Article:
3 May 2010

Analysing work

I was given a list of songs from a variety of bands held on the “Rough Trade” label over a number of decades. We were asked to provide a poster campaign. Packaging for three record compellation album being released by “Rough Trade”.

Going through the list provided I couldn’t help noticing all the colour names either of the bands or their songs; Even just reading the words sparked up any different connotations and certain feelings which were in the most clearly connected to the style of song or even the band itself i.e. “Red Crayola” –“Blue Orchids”

It was a natural progression when focused on colour and emotion that I felt drawn artistically to the idea of abstract expressionism. One artist from this region that I appreciate is Mark Rothko. I think his work is not only aesthetically pleasing but really has the ability to draw you into the space he creates not unlike the ability of a good song. Because of style and genres of the listed bands I felt Rothko’s work displayed more tranquil aesthetic that the one I was looking for and I didn’t feel that this style would represent “Rough Trade” itself.

This is where I turned to the other spectrum of abstract expressionism looking at more familiar work of Jackson Pollock. I found that his work had a lot of the energy I was looking for and wanted but focusing more on the idea of emotion as single colour to represent this. I also came across a quote of his that confirmed to me Pollock was working along some of the ideals Rough Trade were about but within his own field of expertise: “Abstract painting is abstract. It confronts you. There was a reviewer a while back who wrote that my pictures didn't have any beginning or any end. He didn't mean it as a compliment, but it was.”-(Jackson Pollock)

(Jackson Pollock - Full Fathom Five - 1947)

From here I went on to create my own experiments of expressionism painting, separating my emotions into Bleu, Green and Red. I selected a few songs from each album, I listened them to try and influence the final outcome giving each album it's own individual input. After producing a few pieces of expressionism for each colour I chose the versions that held the most texture because they held the most interesting areas to work with.

Again still carrying these ideas of colours and emotions, and that these are a form of emotional release that almost anyone can relate to sent my direction towards the ideas of this release being primal fundamental one of humankind. So I started to back track and came across a couple of symbols that really stood out to me. The first is of a simple spiral. It’s the oldest symbol known to man: not only representative of life and energy radiating but they also stood out to me conveniently enough as a record in itself.
There was another symbol that grabbed my attention, this being of three spirals linked together.This symbol although copied over generations as a Christian symbol of the holy trinity and other religious groups for its visual connotations, is essentially a prehistoric symbol thought to have represented the three stages of human life and growth within these, also the waxing and waning of the moon. And again well it also conveniently resembled what could be the three record joined as one. It was also a nice example of pulling together my three albums as one entity and representing different phases and stages of people and their emotions.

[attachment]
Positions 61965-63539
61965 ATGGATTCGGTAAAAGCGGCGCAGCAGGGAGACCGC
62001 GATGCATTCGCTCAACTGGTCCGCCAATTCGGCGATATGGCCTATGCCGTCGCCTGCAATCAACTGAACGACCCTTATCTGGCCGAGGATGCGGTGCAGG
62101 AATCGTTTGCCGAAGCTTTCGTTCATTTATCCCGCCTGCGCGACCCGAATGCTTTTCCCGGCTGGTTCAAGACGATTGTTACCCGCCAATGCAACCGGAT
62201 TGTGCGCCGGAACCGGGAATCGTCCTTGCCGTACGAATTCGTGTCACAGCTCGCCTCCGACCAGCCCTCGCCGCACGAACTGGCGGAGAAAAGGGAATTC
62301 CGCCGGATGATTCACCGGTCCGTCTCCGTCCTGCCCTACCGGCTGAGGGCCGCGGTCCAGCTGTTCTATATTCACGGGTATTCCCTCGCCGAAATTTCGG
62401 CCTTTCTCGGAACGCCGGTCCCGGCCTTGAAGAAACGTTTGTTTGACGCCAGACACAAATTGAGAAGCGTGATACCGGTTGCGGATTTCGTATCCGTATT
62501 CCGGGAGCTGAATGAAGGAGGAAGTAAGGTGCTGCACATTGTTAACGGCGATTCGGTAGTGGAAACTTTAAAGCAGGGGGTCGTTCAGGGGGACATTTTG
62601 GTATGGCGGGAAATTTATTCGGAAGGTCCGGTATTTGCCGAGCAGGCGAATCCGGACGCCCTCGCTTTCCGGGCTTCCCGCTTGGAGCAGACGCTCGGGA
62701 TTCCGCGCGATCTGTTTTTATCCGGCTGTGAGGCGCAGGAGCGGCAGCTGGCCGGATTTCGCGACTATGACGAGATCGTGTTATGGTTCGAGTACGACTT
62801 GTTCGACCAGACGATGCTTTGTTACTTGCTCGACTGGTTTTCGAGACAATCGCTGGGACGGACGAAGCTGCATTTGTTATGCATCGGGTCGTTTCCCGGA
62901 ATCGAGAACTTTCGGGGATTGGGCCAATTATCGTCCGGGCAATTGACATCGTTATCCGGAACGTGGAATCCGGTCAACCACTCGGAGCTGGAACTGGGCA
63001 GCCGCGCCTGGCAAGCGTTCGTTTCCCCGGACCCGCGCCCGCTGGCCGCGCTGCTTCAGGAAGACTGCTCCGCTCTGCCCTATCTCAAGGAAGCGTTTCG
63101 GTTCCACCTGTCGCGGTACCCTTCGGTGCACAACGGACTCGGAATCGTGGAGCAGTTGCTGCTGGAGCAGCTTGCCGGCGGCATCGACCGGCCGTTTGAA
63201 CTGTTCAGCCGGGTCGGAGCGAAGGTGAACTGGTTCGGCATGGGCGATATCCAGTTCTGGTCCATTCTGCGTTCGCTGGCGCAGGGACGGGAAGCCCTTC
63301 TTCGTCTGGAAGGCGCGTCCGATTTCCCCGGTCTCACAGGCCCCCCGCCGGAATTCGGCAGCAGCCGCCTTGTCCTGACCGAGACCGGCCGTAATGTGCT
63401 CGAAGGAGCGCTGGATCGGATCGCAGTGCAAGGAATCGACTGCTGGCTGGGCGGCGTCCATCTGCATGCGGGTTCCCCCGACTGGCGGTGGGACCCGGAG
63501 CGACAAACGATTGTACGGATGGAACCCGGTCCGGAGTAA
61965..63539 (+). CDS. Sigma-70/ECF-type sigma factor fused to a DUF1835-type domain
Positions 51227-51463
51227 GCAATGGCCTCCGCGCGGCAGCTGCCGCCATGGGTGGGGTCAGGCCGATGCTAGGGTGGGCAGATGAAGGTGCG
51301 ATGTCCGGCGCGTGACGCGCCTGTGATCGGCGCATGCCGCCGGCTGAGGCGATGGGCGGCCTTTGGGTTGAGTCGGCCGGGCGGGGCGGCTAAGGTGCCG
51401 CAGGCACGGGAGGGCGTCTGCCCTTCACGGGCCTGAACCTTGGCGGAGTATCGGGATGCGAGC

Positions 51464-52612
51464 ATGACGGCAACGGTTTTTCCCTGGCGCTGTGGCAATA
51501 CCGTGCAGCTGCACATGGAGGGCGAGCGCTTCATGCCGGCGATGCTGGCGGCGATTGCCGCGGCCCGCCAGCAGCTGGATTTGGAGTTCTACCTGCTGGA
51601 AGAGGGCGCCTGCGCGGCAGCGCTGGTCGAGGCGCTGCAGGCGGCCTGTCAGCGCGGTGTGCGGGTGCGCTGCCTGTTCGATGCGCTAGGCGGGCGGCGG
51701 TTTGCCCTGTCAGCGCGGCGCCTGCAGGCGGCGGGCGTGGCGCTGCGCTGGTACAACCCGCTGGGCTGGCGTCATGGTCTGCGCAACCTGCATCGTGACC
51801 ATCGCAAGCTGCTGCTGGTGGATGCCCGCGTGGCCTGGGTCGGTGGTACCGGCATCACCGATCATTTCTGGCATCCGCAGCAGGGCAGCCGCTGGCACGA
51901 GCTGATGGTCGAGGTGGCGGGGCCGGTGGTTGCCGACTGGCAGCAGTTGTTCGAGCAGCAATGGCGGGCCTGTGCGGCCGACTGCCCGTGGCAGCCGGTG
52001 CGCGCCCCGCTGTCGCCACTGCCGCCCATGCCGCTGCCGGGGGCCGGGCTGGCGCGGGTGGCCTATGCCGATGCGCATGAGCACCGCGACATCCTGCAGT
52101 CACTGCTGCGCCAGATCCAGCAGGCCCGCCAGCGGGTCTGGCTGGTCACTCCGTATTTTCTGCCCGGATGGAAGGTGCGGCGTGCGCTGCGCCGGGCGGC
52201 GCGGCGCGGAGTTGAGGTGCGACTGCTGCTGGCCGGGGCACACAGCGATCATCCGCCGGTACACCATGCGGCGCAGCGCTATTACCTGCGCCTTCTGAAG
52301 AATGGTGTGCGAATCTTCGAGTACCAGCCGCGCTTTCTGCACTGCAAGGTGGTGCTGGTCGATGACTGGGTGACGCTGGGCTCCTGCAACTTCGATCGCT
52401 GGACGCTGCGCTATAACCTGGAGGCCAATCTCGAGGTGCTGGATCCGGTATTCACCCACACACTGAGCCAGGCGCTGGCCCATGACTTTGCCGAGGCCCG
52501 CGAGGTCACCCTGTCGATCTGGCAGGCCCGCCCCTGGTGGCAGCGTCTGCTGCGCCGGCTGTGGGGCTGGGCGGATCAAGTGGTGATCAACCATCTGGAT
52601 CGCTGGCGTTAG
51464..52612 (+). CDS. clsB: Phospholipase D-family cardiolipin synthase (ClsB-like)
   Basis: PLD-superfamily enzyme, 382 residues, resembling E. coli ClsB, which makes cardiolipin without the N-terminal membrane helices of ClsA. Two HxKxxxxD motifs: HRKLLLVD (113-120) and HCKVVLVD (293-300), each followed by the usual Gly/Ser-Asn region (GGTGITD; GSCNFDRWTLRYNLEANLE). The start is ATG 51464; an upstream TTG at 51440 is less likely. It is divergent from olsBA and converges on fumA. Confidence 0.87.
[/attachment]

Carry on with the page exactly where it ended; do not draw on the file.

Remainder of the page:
Pulling these concepts together I decided to use the triple spiral as the logo for that particular record release. I created a vector version of the symbol and applied different brush strokes until I found one with a texture I liked. I then copied and converted this into the three colours I had chosen.

To produce the sleeve covers I applied cropped and altered versions of my abstract paintings. Inspired by human emotion and the colours themselves I named each album accordingly as the blue “Deep”, the green as “Centred” and the red a “Passion”. Although a little pretentious sounding I thought they summed up what I was trying to convey and also ran nicely as a sentence as opposed to individual titles. I also decided to place a version of the logo over the record sleeves. I though that it would give a continuity to have the albums connected together as one when of the cover also discretely representing the differences in people coming from and back (and their emotions) to the same point visually tying the ideas together.

Using the record covers as the basis of design I created a cover for the compilation. I left the outer face white and applied the colour version of my logo that I think would have been effective in standing out from other surrounding designs. The inside I decide to reflect visually the piecing together of all three albums but if nothing else would still be aesthetically pleasing.

Lastly I tackled the posters. These were simple transitions as I used the design and typography as the basis and really felt the need to change the colour for each version. This was through the image and text but also by bringing the relevant colour within the logo forward making that tone more dominant.

I was quite happy with the outcome in the most part but one area I would definitely go back to focus on would be some of the fonts used. I think the overall design but mostly the record sleeves could have beneficial from further development possibly turning the font pt down and using clear serif font that would have given them much more professional appearance

Bibliography -

Books –

Jackson Pollock: Energy made visible, B. H. Friedman, Aug 1995.

Mark Rothko, Majorie B. Cohn, Feb 2001, Hatje Cantz Publishers.

Websites –







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